Proposals seen by Gwynne reveal that the decision has been made to close 10 Public Enquiry Counters across the Greater Manchester area; these include counters at Hyde Police Station and Fred Perry House (Stockport Council). Following a similar decision to close remaining counter services at both Denton and Reddish Police Stations in 2014, constituents were advised to use either Hyde or Fred Perry House.
When this decision comes into effect in February 2017 it will leave only one police station with a counter service per borough across the entirety of Greater Manchester. Added to this the review also includes recommendations to reduce opening hours for 11 of the remaining 12 Public Enquiry Counters across the force from the current 8am-11pm Monday to Sunday, to the new hours of 8am-8pm Monday to Friday and 10am-6pm on Saturday and Sundays.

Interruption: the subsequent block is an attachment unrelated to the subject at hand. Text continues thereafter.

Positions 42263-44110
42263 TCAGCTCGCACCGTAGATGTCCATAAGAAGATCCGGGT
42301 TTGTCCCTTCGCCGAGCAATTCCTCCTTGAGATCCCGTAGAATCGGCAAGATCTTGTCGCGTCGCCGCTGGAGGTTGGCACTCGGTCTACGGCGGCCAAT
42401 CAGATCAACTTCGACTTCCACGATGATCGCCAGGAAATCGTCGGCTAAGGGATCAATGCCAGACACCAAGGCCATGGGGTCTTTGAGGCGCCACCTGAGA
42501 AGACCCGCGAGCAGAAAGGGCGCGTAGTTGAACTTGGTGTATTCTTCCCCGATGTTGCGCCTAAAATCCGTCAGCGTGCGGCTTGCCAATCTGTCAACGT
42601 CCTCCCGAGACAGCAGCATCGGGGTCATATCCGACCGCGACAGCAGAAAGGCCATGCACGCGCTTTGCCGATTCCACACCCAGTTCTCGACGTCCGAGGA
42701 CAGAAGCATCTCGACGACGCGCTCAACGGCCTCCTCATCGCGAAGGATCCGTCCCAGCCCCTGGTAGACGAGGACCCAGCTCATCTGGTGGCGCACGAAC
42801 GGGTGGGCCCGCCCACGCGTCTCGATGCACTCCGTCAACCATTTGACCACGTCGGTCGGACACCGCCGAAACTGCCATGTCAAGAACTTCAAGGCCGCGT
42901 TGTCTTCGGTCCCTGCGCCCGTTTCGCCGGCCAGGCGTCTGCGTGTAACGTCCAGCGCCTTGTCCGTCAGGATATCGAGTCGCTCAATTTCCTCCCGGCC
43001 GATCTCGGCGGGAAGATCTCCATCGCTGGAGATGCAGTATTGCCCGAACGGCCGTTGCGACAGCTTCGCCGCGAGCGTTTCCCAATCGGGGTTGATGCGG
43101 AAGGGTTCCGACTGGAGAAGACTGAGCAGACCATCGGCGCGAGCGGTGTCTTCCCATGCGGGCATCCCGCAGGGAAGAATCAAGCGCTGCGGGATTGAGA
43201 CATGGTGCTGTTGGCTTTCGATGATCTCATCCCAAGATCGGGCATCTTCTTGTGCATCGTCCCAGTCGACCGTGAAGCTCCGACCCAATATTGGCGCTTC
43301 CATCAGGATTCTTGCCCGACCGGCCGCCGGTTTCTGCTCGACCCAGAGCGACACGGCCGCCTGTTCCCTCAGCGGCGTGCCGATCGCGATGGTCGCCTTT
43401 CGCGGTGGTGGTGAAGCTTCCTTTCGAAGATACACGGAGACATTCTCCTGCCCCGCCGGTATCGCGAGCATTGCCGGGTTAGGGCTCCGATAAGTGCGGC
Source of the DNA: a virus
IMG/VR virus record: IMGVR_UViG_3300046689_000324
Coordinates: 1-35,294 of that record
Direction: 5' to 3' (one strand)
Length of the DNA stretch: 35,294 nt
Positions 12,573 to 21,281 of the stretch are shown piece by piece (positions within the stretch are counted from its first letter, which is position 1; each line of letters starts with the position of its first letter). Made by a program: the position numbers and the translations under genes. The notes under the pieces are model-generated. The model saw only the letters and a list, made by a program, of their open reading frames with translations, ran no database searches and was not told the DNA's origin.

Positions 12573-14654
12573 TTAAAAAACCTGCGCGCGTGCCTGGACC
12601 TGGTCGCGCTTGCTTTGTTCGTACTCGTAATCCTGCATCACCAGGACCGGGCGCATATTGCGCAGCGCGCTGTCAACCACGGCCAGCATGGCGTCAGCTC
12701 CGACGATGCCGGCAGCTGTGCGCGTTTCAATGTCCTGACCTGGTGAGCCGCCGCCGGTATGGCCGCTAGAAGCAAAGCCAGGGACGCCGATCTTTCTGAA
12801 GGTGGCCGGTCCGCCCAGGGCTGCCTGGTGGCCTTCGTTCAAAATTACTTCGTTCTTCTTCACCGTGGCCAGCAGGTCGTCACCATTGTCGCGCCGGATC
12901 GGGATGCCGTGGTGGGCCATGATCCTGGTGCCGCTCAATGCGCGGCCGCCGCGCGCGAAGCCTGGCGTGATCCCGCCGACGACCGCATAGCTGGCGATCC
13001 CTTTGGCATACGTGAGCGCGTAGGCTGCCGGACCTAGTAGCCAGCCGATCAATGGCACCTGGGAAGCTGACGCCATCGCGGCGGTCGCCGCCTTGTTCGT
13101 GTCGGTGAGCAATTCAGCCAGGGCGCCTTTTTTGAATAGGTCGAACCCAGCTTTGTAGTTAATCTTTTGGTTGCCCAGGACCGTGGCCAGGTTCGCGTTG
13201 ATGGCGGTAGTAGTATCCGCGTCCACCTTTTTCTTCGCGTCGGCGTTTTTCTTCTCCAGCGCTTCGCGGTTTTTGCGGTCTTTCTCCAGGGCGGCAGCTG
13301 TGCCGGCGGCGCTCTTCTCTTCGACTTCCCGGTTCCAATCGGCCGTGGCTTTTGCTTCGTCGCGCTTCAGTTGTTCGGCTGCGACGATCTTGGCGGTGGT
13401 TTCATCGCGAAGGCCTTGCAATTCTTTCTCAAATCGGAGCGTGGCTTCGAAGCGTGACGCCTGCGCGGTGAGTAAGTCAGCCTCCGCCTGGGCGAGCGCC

The ability for members of the public to physically access a police officer within a police station is incredibly important and allows individuals a reliable and safe option to report a crime, or other matter.
Residents have been advised, to use yellow phones currently located outside police stations, ring the non-emergency police number 101 or to alert a local police officer/Police Community Support Officer or by using 999 for emergencies as usual.
Andrew Gwynne said:
“I’m shocked that only two-years after Greater Manchester Police’s decision to scale back counter services across the force, that left my constituents without any physical access to a police officer through counter services, they are now removing the nearest alternative provision available to them.
“I understand the budgetary pressures faced by Greater Manchester Police, but I don’t believe these should fall on the ability of police officers to speak to members of the public, face-to-face. These are bad decisions making the police seem even more remote.
“I strongly encourage the force to think again about these proposals, for the good of our community.”